Someday, I'll be like her, and my kids will be like me--only much younger than me.  Will they be frustrated with me and ache to have me back the way I was in their childhood?  I know that the times I share with them now are their memories in the making.  When we go hiking, they're seeing me active, athletic.  When I go on every ride at Disneyland (some they won't even go on), I'm to them what my mom was to me.  Even when I'm too old to do these things anymore, they'll remember fondly, the way I do when I reminisce with my mom.

Thursday, July 15, 2010

Wonder of Wonders --Miracles of Miracles

Last Sunday, I met an old friend for brunch.  She recently had a baby (her second after a 19-year gap--long but good story for another day).  He's so cuddly, sticky, drooly, chunky, gotta squeeze his cheeks!  I was enthralled with this baby, and so is she.  I love how she appreciates the time she has with him, and she's over the moon about his every move.  It was like I was transported back to the days when the twins were little babies and I could not get enough of their cooing, emerging personalites.  T2 used to bounce in that vibrating bouncy seat for hours--long after she was too big for it; T1 had a perpetual third eye in the middle of his forehead when he turned 1 from crashing into the couch edge in an overzealous effort to run.  I was nostalgic for my babies and the time when discoveries were happening in every hour of the day.  I loved watching them change and grow daily.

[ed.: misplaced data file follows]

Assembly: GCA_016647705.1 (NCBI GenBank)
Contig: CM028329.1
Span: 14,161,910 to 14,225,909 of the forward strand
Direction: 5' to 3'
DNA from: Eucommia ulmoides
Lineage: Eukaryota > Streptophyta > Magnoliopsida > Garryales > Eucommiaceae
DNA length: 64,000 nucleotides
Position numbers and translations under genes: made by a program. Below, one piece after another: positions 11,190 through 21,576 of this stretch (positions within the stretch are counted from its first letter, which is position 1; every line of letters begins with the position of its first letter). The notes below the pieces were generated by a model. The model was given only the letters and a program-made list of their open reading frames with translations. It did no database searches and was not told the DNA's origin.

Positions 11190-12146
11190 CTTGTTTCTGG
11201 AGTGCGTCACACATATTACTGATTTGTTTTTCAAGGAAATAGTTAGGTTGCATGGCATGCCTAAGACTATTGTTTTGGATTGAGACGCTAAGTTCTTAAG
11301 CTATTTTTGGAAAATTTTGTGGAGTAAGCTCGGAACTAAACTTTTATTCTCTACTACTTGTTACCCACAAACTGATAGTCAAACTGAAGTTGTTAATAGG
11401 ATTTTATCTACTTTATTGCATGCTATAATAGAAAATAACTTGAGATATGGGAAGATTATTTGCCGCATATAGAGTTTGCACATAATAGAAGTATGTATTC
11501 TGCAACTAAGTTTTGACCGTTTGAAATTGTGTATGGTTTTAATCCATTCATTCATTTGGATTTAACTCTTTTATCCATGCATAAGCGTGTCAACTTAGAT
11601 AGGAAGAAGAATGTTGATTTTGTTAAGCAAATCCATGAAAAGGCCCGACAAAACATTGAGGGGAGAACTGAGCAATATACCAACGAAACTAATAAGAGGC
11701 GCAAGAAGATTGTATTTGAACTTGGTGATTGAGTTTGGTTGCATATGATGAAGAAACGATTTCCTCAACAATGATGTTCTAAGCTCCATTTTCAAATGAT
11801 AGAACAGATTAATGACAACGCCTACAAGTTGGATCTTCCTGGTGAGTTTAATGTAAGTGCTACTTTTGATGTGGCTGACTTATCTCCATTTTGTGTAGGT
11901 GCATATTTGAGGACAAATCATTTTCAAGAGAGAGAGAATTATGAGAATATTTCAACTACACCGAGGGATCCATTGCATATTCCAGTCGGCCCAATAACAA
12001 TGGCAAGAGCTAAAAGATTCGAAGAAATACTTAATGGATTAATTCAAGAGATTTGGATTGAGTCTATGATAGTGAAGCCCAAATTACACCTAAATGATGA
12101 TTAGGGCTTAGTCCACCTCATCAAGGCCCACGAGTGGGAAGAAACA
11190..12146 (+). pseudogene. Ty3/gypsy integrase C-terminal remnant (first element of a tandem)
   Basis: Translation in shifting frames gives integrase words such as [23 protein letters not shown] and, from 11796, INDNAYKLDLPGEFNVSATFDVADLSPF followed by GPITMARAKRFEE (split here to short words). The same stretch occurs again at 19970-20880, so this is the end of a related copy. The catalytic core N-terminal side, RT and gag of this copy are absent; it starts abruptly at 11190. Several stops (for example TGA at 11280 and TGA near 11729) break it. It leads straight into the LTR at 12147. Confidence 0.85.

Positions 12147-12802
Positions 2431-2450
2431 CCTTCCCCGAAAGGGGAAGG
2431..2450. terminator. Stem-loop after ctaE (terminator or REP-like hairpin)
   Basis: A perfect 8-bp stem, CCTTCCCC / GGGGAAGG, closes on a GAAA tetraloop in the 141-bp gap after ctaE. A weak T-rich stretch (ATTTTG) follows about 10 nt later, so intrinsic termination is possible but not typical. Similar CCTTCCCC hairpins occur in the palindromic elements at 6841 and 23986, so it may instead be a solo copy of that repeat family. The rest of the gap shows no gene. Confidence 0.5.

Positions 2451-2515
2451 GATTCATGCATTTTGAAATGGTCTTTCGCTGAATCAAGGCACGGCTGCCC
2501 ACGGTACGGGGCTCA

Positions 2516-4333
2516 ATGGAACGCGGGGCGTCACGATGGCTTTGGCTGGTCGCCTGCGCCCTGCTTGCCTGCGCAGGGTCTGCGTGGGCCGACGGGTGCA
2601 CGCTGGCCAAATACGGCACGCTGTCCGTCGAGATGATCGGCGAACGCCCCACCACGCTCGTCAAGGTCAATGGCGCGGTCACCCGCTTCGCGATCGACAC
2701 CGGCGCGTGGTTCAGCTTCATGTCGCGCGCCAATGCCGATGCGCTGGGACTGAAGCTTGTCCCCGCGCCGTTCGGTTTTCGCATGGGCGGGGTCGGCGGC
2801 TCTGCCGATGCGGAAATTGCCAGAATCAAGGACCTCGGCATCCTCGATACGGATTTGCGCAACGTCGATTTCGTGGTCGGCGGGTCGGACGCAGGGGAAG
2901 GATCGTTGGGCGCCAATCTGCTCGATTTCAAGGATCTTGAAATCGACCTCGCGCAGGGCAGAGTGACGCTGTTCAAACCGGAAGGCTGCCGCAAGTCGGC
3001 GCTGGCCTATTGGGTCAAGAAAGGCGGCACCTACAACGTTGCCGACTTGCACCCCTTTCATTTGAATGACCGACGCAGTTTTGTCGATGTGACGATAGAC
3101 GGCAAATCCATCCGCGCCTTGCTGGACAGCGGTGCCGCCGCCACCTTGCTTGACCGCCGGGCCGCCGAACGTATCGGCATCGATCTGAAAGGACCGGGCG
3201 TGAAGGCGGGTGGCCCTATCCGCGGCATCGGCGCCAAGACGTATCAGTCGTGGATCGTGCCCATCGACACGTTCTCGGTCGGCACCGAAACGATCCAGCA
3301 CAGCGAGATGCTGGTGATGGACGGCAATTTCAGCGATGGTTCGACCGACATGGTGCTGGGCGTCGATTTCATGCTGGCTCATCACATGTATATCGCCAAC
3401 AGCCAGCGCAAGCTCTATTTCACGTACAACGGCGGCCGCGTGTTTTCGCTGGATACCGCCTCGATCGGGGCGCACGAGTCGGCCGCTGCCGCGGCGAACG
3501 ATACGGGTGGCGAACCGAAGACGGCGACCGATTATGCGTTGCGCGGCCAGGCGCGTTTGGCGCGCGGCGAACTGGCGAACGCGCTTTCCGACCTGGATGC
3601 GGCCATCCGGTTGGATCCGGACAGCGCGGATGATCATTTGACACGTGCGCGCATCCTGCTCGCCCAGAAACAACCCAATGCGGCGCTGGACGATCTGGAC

As they've grown, I've learned that changes happen at differently at every developmental stage.  Sometimes these changes are monumental -- wiping their own bottoms! --buckling their own seat belts!  Sometimes they are colossal challenges.  And each time I think I've got this mommy thing figured out, it changes again. 

And sometimes, they surprise me with a wonderful change that I could not have seen coming even if it was a freight train heading right toward me.  Remember this I posted about 2 weeks ago?

Here's how it looked when I got home from  brunch on Sunday afternoon.

All on his own, unprompted, T1 CLEANED his own room!  He organized the items on the desk. (notice the ordered bowling pins?  My dad's league bowling trophies in chronological order) Yes, people, he even threw some things away.  My little man is growing up, and oh, how I hope this desire for neatness sticks, even if it's just every once in a while.

Not to be outdone, and because she cannot ever resist any competition, T2 cleaned her own room too.  Witness the before and after: